Theater Review - 'Disgraced' trumps Islamophobia
Pulitzer playwright Ayad Akhtar discusses play's deeper resonance in a year of anti-Muslim sentiment
Playwright Ayad Akhtar doesn't expect audiences to enjoy Disgraced.
"I think 'enjoy' is probably a tough word for this play," he says, after his recent arrival to Atlanta in preview of the Alliance Theatre's staging of his play. "A good production can be deeply absorbing and very entertaining — and disturbing at the same time."
Disgraced takes on the heavy theme of Islamophobia as the four main characters engage in a heated discussion over dinner. Akhtar himself is a first generation Pakistani-American, raised in Milwaukee. And the play's characters include an ex-Muslim named Amir, his WASPy wife Emily, Emily's Jewish art dealer Isaac, and his African-American wife Jory, all discussing issues of faith and identity. So, while at the outset it might sound like the setup for a bad joke, it has the potential for an explosive and intensely dramatic production.
Since premiering in Chicago in 2012, the 90-minute one-act drama won the 2013 Pulitzer Prize and has been performed on and off-Broadway and in other venues around the world. But in an election year full of politically sanctioned xenophobia and growing anti-Muslim sentiment, it takes on deeper resonance. "I wrote it five, six years ago now, and I think that you never could have imagined then that the level of public discourse and the rhetoric could be so nakedly hostile," Akhtar says. "I think that the play was prescient about that. For all of the chatter about Islamophobia, Disgraced isn't really about that. It just turns out that that's the dramatic circumstance of Amir's life, but it's really talking about much larger processes of immigration and American identity."
The subject matter of the play is topical, but Akhtar points out that the way in which the characters discuss matters of race is just as relevant. "One of the connections that the play is making with the world that has emerged since I wrote it is that degradation of rhetoric between individuals," Akhtar says. "So what happens on stage, and the way that language is allowed to degrade, is actually now happening outside the theater as well."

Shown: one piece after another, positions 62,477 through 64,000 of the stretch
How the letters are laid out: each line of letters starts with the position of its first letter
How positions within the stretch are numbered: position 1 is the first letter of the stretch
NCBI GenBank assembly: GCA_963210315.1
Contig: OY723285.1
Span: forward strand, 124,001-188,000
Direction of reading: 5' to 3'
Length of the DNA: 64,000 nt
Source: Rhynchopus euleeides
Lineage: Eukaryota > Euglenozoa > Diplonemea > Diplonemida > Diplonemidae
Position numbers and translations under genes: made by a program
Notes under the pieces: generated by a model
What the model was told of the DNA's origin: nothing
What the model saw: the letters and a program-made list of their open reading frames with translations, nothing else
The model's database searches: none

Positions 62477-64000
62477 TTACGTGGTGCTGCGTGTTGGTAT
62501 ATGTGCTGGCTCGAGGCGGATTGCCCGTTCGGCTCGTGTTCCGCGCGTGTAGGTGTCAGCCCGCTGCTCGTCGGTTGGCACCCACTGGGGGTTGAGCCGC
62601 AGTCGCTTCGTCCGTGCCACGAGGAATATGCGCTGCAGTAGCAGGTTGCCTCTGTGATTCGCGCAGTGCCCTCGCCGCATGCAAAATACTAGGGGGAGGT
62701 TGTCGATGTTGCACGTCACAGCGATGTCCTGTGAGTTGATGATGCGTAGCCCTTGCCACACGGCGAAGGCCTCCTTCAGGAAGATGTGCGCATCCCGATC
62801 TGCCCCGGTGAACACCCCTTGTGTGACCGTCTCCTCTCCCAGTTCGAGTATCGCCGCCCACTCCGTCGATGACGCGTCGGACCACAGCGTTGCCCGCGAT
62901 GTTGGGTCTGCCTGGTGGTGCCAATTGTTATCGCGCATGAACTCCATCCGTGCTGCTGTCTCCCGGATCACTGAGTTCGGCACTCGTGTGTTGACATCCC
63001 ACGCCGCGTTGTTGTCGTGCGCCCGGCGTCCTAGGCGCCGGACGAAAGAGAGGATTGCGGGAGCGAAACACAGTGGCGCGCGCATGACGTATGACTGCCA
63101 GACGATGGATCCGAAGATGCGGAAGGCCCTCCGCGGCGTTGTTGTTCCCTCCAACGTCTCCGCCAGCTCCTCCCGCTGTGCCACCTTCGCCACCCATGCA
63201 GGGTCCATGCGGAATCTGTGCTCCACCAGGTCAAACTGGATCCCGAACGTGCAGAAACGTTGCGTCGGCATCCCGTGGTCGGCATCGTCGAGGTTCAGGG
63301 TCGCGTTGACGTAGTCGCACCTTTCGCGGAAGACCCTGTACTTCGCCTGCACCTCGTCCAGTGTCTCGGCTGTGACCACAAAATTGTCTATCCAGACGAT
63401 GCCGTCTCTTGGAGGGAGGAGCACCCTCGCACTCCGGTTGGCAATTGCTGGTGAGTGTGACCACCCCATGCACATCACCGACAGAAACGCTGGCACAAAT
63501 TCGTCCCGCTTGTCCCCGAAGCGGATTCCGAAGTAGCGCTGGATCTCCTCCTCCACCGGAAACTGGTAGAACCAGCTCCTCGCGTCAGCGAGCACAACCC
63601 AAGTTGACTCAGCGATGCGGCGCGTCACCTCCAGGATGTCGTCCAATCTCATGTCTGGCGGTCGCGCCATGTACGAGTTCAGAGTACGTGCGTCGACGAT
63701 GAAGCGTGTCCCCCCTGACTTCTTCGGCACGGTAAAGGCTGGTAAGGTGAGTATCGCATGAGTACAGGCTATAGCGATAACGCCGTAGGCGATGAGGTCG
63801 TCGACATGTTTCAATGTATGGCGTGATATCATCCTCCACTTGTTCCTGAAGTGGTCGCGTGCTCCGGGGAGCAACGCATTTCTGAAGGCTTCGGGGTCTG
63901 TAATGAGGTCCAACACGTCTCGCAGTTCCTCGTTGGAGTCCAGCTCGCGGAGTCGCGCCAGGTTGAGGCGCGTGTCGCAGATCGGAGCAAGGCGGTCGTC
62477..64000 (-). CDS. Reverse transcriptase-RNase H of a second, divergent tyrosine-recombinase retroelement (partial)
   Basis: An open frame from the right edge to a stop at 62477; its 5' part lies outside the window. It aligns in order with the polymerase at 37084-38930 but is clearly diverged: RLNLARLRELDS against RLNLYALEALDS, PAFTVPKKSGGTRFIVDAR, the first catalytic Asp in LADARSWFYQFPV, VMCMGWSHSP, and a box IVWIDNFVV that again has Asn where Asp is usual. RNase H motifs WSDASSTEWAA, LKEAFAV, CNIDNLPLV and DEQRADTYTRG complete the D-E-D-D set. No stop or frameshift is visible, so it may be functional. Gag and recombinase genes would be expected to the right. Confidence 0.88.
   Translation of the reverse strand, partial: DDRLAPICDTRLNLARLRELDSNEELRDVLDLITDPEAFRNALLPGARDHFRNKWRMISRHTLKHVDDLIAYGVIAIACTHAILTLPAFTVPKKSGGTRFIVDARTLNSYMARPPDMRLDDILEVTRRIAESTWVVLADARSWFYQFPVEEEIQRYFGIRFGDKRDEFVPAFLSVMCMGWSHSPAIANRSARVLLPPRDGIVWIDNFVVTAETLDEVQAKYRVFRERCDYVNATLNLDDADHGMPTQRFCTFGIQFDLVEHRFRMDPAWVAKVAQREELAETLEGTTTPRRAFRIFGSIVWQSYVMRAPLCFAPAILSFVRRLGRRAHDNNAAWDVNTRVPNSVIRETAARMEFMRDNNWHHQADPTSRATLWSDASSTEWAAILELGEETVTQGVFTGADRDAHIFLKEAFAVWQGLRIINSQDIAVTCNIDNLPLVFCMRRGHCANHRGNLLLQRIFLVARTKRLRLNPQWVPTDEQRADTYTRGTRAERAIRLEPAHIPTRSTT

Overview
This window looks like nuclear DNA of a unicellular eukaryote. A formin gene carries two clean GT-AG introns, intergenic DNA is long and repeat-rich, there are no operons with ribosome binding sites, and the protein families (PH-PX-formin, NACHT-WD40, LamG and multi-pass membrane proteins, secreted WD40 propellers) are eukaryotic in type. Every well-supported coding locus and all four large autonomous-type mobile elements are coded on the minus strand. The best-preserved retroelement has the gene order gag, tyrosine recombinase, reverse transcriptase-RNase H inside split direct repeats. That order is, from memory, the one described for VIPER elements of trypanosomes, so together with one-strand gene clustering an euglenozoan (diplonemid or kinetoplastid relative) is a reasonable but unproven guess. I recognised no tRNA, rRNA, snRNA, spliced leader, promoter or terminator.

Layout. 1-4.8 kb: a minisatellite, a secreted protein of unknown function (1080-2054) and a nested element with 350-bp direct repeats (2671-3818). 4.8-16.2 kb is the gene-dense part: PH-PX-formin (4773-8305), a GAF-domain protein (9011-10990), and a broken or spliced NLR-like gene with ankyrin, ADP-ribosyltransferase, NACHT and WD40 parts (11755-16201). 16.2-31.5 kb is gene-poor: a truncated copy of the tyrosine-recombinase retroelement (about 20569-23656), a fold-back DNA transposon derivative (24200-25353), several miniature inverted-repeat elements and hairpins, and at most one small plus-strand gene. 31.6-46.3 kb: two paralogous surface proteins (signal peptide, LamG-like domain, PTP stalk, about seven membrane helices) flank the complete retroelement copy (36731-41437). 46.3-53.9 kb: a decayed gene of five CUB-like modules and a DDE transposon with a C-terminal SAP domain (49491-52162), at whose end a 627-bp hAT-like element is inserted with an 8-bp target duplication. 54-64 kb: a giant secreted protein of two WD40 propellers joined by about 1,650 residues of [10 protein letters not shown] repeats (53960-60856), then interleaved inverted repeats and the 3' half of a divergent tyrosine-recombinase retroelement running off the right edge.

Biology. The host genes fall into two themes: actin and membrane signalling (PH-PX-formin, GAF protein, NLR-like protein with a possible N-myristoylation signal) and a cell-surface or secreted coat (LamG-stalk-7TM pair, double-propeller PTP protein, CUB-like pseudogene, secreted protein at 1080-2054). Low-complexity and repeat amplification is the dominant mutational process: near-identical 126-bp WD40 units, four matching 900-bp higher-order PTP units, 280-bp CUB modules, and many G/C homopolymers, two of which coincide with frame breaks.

As for the discussions that audience members might have after viewing the play, Akhtar has come to expect a range of interpretations. "I've often said that the play leaves you with the freedom to think whatever you want, and I think that's part of why it has been as successful as it has, because it doesn't tell you what to think." Akhtar says. "If the production is strong, it gives you a powerful emotional experience. But it doesn't tell you what that experience means, so you have to figure it out for yourself. There are a lot of audience members who are not necessarily willing to do the work to question their own preexisting ideas of things."
Expect the meaning of the play's title to be clear by the end, though Akhtar has found that, too, is a constant question. "One of the most common questions I get is 'What is the meaning of the title of the play?'" he says. "And I find that paradoxical because there has probably rarely been a play that is clearer about the meaning of its title than my play. I have a character who speaks the title of the play in a monologue in repetition at the end of the play, so what that tells me is that the audience is often not able to hear that young man and to take what he says as a possible truth."
Ultimately, Akhtar knows that the interpretation of the play is undeniably influenced by the audience members' individual perspectives. "The larger point is that the audience sees what they want to see, and if they want to think that a Muslim is a Muslim and not an American, then those categories are not in the play, those categories are in the audience, and the play is playing with those categories in relationship to the audience."